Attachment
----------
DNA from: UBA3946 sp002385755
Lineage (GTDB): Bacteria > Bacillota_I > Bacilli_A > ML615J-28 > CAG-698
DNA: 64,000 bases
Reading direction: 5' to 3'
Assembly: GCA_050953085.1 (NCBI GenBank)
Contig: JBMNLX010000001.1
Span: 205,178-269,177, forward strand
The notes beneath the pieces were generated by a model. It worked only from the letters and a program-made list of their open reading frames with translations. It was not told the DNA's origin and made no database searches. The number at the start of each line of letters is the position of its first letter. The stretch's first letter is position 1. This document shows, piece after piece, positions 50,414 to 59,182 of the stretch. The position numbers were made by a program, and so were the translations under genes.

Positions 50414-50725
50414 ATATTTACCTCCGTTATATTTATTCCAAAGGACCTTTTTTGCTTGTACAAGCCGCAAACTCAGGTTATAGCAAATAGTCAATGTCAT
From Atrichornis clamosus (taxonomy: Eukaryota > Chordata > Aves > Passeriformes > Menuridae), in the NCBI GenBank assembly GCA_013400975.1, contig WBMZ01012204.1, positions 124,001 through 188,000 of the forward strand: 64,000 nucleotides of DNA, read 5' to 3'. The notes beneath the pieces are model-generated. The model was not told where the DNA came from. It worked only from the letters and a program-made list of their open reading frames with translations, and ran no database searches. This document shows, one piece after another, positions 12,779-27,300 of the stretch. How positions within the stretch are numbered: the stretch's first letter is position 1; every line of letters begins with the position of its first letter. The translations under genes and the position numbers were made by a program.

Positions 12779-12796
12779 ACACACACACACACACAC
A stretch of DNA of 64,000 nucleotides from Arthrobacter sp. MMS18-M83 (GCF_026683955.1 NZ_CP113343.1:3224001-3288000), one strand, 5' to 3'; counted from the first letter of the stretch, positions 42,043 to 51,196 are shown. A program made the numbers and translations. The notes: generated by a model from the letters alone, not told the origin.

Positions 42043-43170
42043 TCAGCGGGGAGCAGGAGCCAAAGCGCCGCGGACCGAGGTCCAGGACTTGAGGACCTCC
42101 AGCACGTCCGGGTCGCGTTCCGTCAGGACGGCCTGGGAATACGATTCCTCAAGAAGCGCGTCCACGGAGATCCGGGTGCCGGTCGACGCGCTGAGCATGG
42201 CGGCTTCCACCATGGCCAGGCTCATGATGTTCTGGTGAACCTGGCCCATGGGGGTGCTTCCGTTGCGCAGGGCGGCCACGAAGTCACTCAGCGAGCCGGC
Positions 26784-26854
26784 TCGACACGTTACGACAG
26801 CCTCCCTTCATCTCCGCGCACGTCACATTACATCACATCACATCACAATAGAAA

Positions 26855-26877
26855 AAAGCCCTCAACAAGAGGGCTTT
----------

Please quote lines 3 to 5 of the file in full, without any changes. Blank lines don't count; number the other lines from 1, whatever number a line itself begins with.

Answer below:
DNA: 64,000 bases
Reading direction: 5' to 3'
Assembly: GCA_050953085.1 (NCBI GenBank)